That fateful phrase, “turn your papers over class, your time starts now,” was almost like a distant memory for pupils who sat their exams weeks ago.
And with a new grading system in place, exam boards are bracing themselves for a surge in re-marking requests following a set of results predicted to be the most volatile in years.
Grade 9 is an A* and an 8 falls between an A and A* and a grade 1 is the equivalent of a G. There will be fewer grade 9 marks than A* awards under the previous system.
They may be the guinea pigs for the new marking system but many pupils this year had done well above their expectations.
Students at Dubai College were celebrating another set of fine GCSE results, taking the new grading system in their stride.
A grade 7 is the equivalent to the old A grade and 5s and 6s both straddle a B grade.
Of Dubai College pupils, 84 per cent achieved A* or A grades and 9 to 7 grades in this year’s examinations, an increase of 2 per cent on last year’s results, and a 5 per cent increase on 2015.
“We are delighted with this year’s GCSE results, which are testament to the dedication of the staff, the hard work of the students and the support of parents,” said headmaster Michael Lambert.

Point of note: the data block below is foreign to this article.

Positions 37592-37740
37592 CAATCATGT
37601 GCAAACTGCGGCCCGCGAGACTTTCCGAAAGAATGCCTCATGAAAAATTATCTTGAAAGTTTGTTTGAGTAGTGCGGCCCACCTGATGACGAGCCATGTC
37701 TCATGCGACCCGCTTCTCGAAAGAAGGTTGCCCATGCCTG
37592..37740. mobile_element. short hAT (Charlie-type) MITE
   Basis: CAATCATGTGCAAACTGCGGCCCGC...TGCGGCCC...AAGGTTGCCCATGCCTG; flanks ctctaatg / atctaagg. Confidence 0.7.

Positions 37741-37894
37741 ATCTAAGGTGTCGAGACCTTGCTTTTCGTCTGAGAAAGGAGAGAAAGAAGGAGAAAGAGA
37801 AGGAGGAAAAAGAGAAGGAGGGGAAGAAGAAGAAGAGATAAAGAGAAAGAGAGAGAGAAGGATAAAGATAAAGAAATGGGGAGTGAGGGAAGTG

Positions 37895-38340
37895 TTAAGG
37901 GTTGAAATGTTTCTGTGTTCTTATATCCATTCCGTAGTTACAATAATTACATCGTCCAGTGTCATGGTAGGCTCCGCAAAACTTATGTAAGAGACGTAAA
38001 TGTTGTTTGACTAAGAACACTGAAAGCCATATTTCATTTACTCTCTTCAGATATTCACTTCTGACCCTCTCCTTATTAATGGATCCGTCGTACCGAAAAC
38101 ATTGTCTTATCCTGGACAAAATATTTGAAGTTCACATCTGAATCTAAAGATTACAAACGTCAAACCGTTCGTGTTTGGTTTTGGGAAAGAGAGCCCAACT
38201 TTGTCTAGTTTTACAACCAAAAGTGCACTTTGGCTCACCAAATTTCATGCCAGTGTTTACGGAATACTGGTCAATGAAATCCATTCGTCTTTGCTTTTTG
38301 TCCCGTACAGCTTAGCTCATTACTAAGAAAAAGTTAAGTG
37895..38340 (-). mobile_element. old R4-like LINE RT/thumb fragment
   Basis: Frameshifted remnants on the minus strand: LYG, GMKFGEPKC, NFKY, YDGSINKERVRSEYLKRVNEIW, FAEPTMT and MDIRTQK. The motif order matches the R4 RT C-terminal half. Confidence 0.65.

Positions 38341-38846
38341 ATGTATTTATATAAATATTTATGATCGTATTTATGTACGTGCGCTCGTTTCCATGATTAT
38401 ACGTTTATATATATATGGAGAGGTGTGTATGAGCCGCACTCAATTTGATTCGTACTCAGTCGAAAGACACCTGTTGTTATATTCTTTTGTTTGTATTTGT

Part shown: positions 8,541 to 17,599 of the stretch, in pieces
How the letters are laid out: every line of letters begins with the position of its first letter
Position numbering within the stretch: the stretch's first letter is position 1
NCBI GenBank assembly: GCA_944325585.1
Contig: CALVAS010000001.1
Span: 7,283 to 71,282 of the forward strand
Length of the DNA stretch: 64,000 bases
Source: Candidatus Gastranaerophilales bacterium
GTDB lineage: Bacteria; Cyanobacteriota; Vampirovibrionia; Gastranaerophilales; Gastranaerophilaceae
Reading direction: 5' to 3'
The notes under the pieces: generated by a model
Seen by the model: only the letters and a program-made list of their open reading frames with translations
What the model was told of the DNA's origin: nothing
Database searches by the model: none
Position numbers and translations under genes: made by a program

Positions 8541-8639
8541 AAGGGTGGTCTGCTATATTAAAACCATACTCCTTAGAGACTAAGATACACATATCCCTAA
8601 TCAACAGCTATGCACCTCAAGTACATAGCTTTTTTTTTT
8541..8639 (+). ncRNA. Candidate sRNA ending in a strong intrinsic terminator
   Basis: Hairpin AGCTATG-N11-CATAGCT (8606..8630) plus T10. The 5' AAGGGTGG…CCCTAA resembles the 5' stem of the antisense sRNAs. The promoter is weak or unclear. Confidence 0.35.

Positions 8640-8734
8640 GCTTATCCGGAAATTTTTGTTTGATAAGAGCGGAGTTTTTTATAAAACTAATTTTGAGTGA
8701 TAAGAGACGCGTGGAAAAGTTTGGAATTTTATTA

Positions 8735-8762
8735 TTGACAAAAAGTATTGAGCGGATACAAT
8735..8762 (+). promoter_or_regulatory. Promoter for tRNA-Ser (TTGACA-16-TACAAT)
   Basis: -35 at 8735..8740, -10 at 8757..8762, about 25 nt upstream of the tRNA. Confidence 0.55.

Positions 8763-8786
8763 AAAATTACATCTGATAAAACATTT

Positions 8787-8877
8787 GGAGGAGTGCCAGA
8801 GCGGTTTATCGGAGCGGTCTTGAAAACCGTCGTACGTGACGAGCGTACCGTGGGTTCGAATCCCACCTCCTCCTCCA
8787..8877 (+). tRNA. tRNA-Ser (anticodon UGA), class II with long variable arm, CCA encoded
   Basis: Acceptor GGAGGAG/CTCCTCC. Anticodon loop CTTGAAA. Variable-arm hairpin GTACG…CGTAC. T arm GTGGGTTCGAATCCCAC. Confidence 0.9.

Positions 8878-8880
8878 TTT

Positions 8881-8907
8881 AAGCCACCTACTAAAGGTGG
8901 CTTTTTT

Brighton College Abu Dhabi proved to be the top-ranking British school in the capital.
Pupils at the school improved on last year’s record results, with 40 per cent of grades at A*, up from 37 per cent last year, and 63 per cent were either A* or A.
Eighty-eight per cent of pupils achieved grades between A* and B and no fewer than 10 pupils had A* or better.
Last week, pupils scored 43 per cent at grades A* to A at A-Level, 70.49 per cent of grades were between A* and B and 25 per cent of the year group achieved 3 A grades or above.
Headmaster Simon Corns said the results were an improvement on last year.
“We are very proud of the students, not least because they have also continued to contribute to the co-curricular life of the school,” he said.
“They have been outstanding role models for younger pupils and sterling ambassadors for the college and the UAE.”
This year, GEMS schools had a record number of teenagers - over 1,750 - who sat IGSCE/GCSE examinations, and 40 per cent of exams sat across all GEMS schools resulted in A* to A or equivalent grades.
Peter Davos, managing director at Hale Education Group consultants, said pupils who had not achieved the grades they had hoped for should not panic.
“There are alternative pathways to university admission and a successful career – instead of A levels, you may consider pursuing vocational qualifications,” he said.
“If you have just missed out on a grade and feel that your examination has been wrongly graded, discuss the possibility of a re-mark with your school teacher. You will have to pay a fee, which will only be reimbursed if your grade changes.”